With two games remaining on the regular-season schedule, the Miami Hurricanes have likely achieved all they need to achieve in order to earn an at-large berth in the NCAA Tournament.
Miami (20-8) has had as good of a week as just about anyone in the sport, getting a road win against 18th-ranked Virginia on Monday, then pulling off a 55-50 win at home over No. 10 Duke (22-7) on Saturday.
The Hurricanes, who are getting better and better on defense, held Duke to a season-low 50 points. Jim Larranaga is going to get to the Big Dance for the third time as coach at the U. It’s a cool story, and just tuck this away for Selection Sunday: The Hurricanes are on the short list of best, true sleeper Sweet 16 teams. Their size, age and skill makes them a real threat to break through the first weekend. Keep it in mind. Bruce Brown scored 25 points; he’s the best freshmen you haven’t been watching this season.
Also cool. Check out Miami’s football coach hanging back at his seat while the fans flooded the floor.
Now, we get to Duke. Because the Blue Devils’ loss Saturday, though reasonable, is the bigger story. Yes, it’s hard to win on the road. I do not and will never downplay that reality. But for a — the favorite! In all of college basketball?! — to win the national title earlier this week, only putting up 50 is a problem.
If you’re UNC or Kentucky or Arizona, or UCLA, Gonzaga, Oregon, Villanovaor Kansas, you pop in the tape of this game and think you’ve got a lot of opportunities to beat Duke. Call it an off night if you’d like, but Miami forced its will on the Blue Devils. The Canes were more responsible for the outcome than Duke.
But it’s not just the basic 50-point finish. Duke was anemic on a per-possession basis. Check this, via ESPN’s John Gasaway.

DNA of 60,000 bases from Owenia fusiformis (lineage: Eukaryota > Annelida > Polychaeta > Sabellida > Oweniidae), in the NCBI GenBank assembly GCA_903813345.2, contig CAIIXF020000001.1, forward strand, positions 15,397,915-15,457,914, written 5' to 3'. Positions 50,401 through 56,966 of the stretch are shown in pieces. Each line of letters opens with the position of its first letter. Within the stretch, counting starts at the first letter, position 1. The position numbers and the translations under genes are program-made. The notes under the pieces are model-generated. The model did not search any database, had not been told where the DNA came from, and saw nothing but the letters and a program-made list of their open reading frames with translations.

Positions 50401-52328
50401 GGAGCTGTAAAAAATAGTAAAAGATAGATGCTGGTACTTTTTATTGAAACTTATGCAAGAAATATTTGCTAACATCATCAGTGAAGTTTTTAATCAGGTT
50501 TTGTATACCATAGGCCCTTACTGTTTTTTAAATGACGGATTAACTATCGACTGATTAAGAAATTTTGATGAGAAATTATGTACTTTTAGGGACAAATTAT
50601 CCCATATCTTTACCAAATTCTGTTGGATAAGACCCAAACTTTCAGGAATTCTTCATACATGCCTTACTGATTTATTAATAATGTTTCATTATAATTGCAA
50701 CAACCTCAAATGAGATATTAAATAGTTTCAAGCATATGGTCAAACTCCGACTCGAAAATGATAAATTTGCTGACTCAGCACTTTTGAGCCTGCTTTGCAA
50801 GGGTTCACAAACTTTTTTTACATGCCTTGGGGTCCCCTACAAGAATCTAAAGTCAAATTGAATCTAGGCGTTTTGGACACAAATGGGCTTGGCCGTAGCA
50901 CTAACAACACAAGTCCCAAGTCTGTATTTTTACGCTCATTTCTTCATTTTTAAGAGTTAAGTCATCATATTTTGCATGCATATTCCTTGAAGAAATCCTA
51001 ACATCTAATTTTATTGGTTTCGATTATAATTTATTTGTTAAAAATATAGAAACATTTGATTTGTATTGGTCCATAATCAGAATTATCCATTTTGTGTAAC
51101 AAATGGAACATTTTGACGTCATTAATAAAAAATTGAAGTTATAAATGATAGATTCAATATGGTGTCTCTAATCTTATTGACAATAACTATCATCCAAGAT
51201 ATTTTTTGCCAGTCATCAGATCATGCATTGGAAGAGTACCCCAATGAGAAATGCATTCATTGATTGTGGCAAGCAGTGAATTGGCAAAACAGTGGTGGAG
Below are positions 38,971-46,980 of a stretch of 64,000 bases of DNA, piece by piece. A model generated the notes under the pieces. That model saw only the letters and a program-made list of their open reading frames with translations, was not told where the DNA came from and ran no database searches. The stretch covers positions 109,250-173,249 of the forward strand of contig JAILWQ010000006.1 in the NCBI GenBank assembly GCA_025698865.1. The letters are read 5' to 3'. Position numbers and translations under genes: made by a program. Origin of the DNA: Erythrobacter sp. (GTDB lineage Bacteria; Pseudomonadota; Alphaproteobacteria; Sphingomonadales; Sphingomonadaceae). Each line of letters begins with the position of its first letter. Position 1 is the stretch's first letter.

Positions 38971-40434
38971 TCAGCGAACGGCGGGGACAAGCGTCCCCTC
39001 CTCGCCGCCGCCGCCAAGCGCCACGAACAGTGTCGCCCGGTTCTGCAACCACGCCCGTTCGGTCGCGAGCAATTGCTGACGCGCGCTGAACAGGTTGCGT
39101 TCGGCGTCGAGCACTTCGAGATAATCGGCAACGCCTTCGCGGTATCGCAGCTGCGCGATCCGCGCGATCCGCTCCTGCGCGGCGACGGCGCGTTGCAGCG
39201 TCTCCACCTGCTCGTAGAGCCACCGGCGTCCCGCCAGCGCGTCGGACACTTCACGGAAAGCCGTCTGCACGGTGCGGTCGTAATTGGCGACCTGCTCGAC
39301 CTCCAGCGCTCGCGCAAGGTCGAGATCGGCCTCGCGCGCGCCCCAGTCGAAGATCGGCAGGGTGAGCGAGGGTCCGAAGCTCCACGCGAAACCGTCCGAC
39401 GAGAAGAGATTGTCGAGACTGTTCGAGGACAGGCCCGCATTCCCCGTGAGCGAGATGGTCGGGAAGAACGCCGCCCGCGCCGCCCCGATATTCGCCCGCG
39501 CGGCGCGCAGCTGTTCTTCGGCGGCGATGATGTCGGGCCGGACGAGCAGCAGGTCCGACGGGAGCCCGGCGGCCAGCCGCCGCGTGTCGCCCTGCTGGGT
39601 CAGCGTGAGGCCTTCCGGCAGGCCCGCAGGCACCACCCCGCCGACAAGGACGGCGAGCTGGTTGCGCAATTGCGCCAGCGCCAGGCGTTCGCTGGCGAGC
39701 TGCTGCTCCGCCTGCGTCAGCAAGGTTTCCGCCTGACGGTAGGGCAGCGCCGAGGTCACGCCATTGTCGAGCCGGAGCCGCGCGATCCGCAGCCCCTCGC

It had been more than four years since Duke was that inefficient against an ACC team. The guys in blue shot 32 percent, had 13 turnovers, got beat in transition some and were overwhelmed by Miami’s physicality.
There is a reason for this. Not having Grayson Allen ( ) was absolutely a factor. Duke was randomly hot (mostly Frank Jackson and Luke Kennard, each of whom had 16 points) but couldn’t run consistent offense. Duke’s lack of a true point guard has been the most disconcerting flaw with this team all season. It’s the one thing that made people stop and think about not picking Duke to get to the Final Four in the preseason, when the Blue Devils were the consensus No. 1 team.
Allen, though not a point guard, has been the one most responsible for running the offense. Jackson is capable as well, but he’s really a shooting guard. Without Allen available at Miami, Duke looked rudimentary.
So now the Blue Devils have dropped two straight — both on the road — and next up? Home to very good Florida State, then the roadie at UNC to close up the regular season. Duke beat the Tar Heels a couple weeks back at Cameron, but UNC is on pace for a 1 seed and could be the best team not named Gonzaga as we turn to March.
With March less than a week away, we’ve officially hit the “is what it is” phase with Duke. This group is really talented, capable of beating really anyone in college hoops on a neutral court. But this team is not consistent enough, purely in terms of style and execution, to make you believe that uniformity in execution will suddenly appear in the tournament.
Not having a point guard will do that to you.
Could it happen? Mike Krzyzewski’s on the sideline. Of course it could. But it’s just a crapshoot, it seems. If Allen plays on Saturday, I do think Duke wins, though, even if it would’ve been in an ugly style. Even if that was the case, even if Duke beat Miami 61-57 with Allen on the floor, I’d still have this broad view of the Blue Devils.
You’d be silly to think Duke’s a ripe victim for a first round upset, but you’d always be foolish to think Duke is deserving of even top-five status of teams most likely to win the national title. The Blue Devils have their fits and starts, their sparks and defects, and now we’re just waiting for the next game to see which Duke team opts to show up. To a national audience, Duke’s unpredictability has become its most identifiable quality.